pleased to demand them! Not so doth he proceed in the government of the natural world : He made it, indeed, at the first, after a miraculous and incomprehensible manner; but he steers a id directs the affairs of it, ever since, by standing rules and laws, and by the ordinary ministry of second causes. With equal wisdom hath he tem. pered the conduct of the moral world also : for though he ushered in the Mosaic and Christian in. ftitutions, by a great variety of amazing signs and wonders ; yet, as soon as the truth of those reve. lations was thus illustriously manifested, and the accounts of these things were committed to writa ing, miracles, in great measure, ceased; and the appeal afterwards was to the written word [to the law, and to the testimony], which supplied the room of them.
Indeed, motives that address themselves coolly to our reason, are fittest to be employed upon reasonable creatures : it is no ways congruous, that God should be always frightening and astonishing men into an acknowledgement of the truth, who were made to be wrought upon by calm evidence and gentle methods of persuasion. Should such a miracle as that which is mentioned in the text be indulged to one, others would think themselves equally entitled to it; and, if indulged to many, it would no longer have the effect of a miracle, its force and influence would be loft by the frequency of it. · Or, supposing it to continue in its full strength, how often foever repeated; yet the faith it produced would not be so free and voluntary an act, as that ought to be, to which are annexed all the glorious and invalu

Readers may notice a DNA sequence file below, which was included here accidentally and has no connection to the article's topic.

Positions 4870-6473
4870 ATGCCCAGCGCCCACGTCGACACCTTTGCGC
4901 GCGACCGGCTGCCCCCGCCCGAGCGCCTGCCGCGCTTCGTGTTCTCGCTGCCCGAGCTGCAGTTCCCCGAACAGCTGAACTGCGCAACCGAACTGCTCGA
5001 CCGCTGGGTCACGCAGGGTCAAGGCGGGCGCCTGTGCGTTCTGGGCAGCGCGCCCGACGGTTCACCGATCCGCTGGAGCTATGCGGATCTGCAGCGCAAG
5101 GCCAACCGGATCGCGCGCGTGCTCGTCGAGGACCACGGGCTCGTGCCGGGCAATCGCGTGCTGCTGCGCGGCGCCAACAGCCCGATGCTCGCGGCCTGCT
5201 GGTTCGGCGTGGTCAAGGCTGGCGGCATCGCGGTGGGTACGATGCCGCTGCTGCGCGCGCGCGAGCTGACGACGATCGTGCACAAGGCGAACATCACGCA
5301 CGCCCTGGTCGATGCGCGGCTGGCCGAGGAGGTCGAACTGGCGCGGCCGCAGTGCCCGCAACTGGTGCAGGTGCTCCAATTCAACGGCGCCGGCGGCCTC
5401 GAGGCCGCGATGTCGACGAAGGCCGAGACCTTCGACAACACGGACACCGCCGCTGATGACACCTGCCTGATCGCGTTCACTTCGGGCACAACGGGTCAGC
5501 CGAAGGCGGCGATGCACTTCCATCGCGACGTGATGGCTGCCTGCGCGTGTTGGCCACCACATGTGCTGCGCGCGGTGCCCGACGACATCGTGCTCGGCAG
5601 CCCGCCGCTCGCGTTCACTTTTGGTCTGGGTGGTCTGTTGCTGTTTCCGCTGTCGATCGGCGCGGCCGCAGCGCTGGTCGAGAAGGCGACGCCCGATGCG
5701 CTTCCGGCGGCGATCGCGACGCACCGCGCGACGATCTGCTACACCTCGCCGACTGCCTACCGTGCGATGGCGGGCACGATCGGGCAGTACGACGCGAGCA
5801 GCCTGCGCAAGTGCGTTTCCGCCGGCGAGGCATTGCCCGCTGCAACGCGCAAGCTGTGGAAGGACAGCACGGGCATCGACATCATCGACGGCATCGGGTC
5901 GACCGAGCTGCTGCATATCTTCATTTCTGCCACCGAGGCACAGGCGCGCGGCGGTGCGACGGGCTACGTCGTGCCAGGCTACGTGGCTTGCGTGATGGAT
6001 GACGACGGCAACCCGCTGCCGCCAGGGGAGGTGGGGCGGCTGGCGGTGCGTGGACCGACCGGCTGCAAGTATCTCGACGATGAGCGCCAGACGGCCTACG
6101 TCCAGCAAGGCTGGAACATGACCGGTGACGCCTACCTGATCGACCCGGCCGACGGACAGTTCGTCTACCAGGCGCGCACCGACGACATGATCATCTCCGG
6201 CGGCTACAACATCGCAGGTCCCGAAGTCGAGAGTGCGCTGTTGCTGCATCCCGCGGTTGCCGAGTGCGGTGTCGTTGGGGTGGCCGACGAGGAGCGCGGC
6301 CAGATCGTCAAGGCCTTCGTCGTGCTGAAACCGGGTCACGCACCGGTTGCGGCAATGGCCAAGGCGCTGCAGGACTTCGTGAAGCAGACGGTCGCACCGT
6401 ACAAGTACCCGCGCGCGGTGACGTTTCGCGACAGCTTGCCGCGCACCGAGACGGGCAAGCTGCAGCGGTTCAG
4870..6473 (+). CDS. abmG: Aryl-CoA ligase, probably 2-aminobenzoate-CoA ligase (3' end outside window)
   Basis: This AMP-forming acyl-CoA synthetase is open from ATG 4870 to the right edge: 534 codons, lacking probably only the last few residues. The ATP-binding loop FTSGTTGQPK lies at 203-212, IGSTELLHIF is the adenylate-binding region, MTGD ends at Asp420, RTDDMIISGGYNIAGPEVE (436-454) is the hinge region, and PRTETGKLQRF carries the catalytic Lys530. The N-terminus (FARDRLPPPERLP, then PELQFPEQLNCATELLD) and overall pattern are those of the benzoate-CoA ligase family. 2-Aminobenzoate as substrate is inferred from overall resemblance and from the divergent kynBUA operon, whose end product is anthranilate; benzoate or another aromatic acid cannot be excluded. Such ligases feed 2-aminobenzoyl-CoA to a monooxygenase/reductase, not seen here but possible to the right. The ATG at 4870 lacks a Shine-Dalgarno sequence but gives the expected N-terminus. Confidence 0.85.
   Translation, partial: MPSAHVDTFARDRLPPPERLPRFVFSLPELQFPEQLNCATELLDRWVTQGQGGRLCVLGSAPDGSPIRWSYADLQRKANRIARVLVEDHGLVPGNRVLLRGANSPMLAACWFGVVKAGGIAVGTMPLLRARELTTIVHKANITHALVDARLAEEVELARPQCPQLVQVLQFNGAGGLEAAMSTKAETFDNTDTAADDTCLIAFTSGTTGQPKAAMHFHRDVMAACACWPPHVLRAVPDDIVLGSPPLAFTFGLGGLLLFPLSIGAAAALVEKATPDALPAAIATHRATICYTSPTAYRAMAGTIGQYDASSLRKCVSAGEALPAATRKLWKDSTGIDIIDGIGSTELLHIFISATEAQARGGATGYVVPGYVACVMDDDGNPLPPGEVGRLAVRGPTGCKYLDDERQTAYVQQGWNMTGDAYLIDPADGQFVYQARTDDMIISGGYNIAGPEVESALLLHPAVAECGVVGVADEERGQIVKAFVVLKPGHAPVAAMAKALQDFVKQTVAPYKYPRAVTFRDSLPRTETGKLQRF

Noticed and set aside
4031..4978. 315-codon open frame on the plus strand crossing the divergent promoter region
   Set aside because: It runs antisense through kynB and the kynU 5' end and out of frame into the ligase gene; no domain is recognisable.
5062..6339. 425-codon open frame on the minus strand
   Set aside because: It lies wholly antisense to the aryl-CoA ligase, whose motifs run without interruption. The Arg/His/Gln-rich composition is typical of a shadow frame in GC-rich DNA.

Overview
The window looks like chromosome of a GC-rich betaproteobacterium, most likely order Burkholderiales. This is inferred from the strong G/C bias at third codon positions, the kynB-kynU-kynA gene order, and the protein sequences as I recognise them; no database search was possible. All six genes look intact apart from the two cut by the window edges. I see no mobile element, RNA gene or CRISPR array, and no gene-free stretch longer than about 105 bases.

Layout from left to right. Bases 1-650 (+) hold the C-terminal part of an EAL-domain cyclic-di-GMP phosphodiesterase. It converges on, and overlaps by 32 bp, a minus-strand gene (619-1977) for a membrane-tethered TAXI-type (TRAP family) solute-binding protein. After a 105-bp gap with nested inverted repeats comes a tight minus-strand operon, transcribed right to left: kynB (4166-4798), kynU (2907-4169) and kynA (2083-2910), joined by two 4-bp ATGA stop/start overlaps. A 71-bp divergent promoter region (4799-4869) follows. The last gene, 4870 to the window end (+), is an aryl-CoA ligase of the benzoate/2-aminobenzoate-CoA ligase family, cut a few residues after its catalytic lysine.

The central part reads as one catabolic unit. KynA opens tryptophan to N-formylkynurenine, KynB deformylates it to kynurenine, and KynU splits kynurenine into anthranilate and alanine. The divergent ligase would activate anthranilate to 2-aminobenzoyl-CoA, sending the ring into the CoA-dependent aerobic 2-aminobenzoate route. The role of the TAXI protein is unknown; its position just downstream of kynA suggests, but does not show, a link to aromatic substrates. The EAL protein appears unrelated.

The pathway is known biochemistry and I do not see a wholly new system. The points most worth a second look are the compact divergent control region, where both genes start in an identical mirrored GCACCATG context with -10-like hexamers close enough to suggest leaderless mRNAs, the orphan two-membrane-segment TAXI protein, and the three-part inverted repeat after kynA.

able privileges of believing. In a word, good men have no need of a miracle ; for they are convinced, without it: And it would be of dangerous consequence to the bad ; for they, we find, would not, even with it, be convinced. And therefore, the allowance of such a favour to them, would serve only to render them more obdurate and more inexcusable; it would enhance their guilt, and increase their condemnation.. · Let us then, from there, and such confideratie ons as there, be led to reverence the infinite wildom and goodness of God in all his transacti, ons with men! Let us learn, not to dispute the methods of his providence ; but humbly and ima plicitly to acquiesce in them, and to adore them, I et us fatisfy ourselves, That every thing is cera tainly ordered by him after the apteft, and best, and most becoming manner, though our first apprehensions should suggest otherwise to us; and that no contrivance, no policy, no prudence whatsoever can, in any respect, deviate from his Scheme, without leaving us in a much worse condition than it found us ! For, .“ Great and marvellous are thy works, Lord
“ God Almighty ! Just and irue are all thy “ ways, thou King of saints !"
To thee ( Father, San, and Holy Ghost) be ren.
dired, as is most due, all pollible i onour, adam ration, and praise, now, and for cyer